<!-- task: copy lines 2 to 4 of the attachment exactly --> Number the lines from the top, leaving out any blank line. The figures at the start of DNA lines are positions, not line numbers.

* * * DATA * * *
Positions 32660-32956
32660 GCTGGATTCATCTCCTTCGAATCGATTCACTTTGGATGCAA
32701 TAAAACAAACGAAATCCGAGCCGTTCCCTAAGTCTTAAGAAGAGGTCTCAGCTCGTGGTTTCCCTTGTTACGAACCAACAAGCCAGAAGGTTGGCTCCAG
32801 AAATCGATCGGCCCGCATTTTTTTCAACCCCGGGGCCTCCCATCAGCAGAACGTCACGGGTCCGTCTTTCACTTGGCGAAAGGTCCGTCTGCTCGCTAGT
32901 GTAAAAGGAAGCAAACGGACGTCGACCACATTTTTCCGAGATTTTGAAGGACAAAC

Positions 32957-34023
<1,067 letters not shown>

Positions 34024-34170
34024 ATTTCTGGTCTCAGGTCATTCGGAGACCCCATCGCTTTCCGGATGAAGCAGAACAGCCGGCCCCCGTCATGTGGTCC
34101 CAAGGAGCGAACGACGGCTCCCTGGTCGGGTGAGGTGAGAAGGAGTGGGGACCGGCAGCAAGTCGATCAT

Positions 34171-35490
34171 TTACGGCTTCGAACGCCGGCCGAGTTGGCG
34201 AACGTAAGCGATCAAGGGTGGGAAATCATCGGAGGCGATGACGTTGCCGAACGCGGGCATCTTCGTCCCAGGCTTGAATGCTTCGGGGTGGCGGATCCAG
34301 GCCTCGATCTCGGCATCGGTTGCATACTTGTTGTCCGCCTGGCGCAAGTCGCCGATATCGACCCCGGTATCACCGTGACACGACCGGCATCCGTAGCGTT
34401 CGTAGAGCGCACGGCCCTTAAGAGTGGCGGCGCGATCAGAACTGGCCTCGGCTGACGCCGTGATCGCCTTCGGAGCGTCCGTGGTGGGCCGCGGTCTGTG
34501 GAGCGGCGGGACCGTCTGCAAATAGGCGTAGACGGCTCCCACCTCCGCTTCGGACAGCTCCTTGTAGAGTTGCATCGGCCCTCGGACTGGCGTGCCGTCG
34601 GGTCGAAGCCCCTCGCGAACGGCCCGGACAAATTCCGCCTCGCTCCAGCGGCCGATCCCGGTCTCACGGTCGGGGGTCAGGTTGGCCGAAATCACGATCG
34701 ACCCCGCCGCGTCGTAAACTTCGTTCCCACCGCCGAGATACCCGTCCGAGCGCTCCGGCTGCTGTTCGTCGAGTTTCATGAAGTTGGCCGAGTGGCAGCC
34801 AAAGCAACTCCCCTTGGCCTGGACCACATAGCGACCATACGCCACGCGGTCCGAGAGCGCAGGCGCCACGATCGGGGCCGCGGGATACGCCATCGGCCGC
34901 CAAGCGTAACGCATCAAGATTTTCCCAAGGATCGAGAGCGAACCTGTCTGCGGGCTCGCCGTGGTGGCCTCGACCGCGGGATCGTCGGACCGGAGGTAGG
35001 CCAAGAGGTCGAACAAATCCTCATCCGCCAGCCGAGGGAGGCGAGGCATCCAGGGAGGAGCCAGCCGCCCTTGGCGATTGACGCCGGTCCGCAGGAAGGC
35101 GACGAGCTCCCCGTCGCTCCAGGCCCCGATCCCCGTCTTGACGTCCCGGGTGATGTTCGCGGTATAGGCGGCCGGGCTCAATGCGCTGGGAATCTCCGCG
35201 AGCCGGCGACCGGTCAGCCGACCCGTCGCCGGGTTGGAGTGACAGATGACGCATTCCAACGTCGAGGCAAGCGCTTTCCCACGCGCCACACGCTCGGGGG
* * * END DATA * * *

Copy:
32660 GCTGGATTCATCTCCTTCGAATCGATTCACTTTGGATGCAA
32701 TAAAACAAACGAAATCCGAGCCGTTCCCTAAGTCTTAAGAAGAGGTCTCAGCTCGTGGTTTCCCTTGTTACGAACCAACAAGCCAGAAGGTTGGCTCCAG
32801 AAATCGATCGGCCCGCATTTTTTTCAACCCCGGGGCCTCCCATCAGCAGAACGTCACGGGTCCGTCTTTCACTTGGCGAAAGGTCCGTCTGCTCGCTAGT